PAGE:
Electronic court filings and further procedural and docket information are available at https://ecf.cand.uscourts.gov/cgi-bin/login.pl.
Source: http://www.usdoj.gov/usao/can/press/2008/2008_07_09_riogold.indictment.press.html


Safe Bulkers, Inc. Announces Acquisition of a New Post-Panamax Drybulk Vessel and New Time Charter
The contract price for the vessel is approximately $68.4 million subject to customary adjustments as provided for in the agreement. The acquisition cost is expected to be financed from cash from operations and additional debt.
New long-term time charter
The Company, pursuing its balanced chartering strategy, also announced today that it has entered into a 10-year time charter for a Capesize class vessel with a delivery date during the first half of 2010, at a gross daily rate of $40,000 less 1.00% total commissions.
About Safe Bulkers, Inc.
Source: http://www.safebulkers.com/sbpr070808.pdf


Aries Maritime Announces Changes to Management Team and Board of Directors
---ATHENS, July 8 /PRNewswire-FirstCall/ -- Aries Maritime Transport Limited (NASDAQ:RAMS) today announced it has named Jeffrey Parry Chief Executive Officer (CEO). Mr. Parry replaces Mons S. Bolin, who will remain a Director of the Company.
Mr. Parry, 48, has 24 years of experience in the shipping industry. Previously, he was President of Mystic Marine Advisors, a Connecticut-based advisory services firm for international ship owners, which he founded in 1998. Mystic Marine specializes in the development and structuring of private investments in dry bulk and tanker assets, and recently advised on the re-structuring of A.G. Pappadakis & Co., Ltd., a multi-generational shipping enterprise. From 2003 to 2007, he was a Managing Director of Poten Capital Services (PCS), a division of Poten & Partners, Inc. PCS, which was co-founded by Mr. Parry, is a FINRA registered broker-dealer specializing in M&A and commercial advisory services to major participants in the international energy and maritime sectors. Prior to co-founding PCS, Mr. Parry was a Senior Advisor at Poten & Partners, focusing on period tanker chartering and S&P projects. From 1988 to 1998, he was an Executive Vice President at "C" Ventures, Inc., a New York-based firm specializing in ship management and private equity investments in shipping and telecommunications.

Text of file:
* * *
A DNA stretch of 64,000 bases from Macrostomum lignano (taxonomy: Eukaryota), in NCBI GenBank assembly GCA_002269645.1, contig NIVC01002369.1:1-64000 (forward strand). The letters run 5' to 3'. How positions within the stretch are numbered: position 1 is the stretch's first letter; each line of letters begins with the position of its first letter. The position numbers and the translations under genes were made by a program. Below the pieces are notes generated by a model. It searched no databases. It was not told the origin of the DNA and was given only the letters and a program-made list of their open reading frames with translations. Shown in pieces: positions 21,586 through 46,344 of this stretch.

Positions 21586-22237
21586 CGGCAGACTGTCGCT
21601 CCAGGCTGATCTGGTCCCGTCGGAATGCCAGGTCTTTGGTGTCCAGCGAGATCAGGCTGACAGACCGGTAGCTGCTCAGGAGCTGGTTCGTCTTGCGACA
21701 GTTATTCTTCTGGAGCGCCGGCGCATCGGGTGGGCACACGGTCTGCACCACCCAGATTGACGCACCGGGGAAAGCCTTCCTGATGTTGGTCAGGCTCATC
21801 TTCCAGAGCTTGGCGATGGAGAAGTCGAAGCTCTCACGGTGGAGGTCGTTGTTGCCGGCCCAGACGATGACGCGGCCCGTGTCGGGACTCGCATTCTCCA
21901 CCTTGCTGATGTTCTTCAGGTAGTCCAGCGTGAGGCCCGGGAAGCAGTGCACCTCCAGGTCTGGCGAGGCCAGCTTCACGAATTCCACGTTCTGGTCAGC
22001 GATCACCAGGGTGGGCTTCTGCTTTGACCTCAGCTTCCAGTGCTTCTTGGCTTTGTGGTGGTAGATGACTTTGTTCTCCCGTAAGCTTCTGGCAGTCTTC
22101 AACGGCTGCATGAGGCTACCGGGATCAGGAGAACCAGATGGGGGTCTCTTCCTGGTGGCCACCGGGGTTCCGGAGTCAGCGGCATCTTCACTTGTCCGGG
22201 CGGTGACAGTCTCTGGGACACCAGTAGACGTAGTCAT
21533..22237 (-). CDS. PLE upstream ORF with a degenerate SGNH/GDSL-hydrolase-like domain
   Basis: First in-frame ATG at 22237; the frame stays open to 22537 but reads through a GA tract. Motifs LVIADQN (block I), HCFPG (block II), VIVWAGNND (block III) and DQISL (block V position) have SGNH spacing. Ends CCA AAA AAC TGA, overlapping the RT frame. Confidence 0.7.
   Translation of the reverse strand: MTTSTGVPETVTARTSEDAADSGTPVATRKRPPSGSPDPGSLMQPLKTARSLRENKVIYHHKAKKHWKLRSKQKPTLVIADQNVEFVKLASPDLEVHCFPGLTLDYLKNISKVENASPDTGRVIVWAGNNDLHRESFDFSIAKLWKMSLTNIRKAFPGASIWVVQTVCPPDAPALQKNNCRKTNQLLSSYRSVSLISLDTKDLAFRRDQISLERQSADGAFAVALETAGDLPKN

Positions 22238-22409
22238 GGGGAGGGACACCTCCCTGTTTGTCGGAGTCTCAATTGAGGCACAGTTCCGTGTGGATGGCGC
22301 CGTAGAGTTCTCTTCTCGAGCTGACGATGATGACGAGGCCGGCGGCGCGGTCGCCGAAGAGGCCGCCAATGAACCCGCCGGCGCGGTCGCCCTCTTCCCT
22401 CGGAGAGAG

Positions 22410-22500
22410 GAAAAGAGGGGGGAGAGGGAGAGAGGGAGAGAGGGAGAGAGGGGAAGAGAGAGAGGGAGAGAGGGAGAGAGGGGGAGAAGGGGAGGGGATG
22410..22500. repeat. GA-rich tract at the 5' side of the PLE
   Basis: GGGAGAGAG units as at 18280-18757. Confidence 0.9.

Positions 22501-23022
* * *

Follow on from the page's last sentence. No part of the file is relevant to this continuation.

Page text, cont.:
Mr. Parry started his career in shipping as a stevedore on the New York waterfront. He holds an MBA from Columbia Business School with a concentration in Finance and Accounting. He received a BA in English Literature from Brown University.
Mr. Parry commented, "I am excited to join Aries Maritime as its new CEO. The Company has recently taken proactive measures to strengthen and enhance its operating and financial capacity. Going forward, my goal is to build on these initiatives to improve the Company's financial position and capitalize on strategic growth opportunities as we continue to implement our period charter approach. I look forward to working with our new and highly experienced management team in order to achieve these objectives."
The Company also announced it has appointed Captain Gabriel Petridis, Christopher J. Georgakis and George Xiradakis to its Board of Directors. Capt. Petridis will serve as Chairman. Per Olav Karlsen, the former Chairman, and Henry S. Marcus resigned from the Company's Board. With these changes, Aries has a total of five Directors, the majority of which remain independent.
Mr. Bolin, stated, "I am delighted to welcome Jeff Parry as the Company's CEO as well as the new members of Aries' Board of Directors. By bringing together these seasoned professionals with a proven track record in the shipping industry, Aries has taken critical steps aimed at improving future performance. We look forward to executing our operating strategy and driving long-term shareholder value."
Capt. Gabriel Petridis has approximately 25 years of shipping experience, serving as an officer and master on various ships including tankers and bulk carriers as well as holding managerial positions at various shipping companies. From 1997 to 2005, he was the Managing Director of Magnus Carriers Corporation, a technical manager of tankers, containers, reefers, bulk carriers and gas carriers. In 1991, he co-founded with Mr. Bolin Southern Seas Shipping Corporation, an affiliate of Aries Energy Corporation, and is a co-director of Sea Breeze (UK) Ltd, another affiliate of Aries Energy Corporation. Capt. Gabriel Petridis graduated from the Nautical College of Greece and received the Greek Ocean Going Master Mariner Certificate in 1981.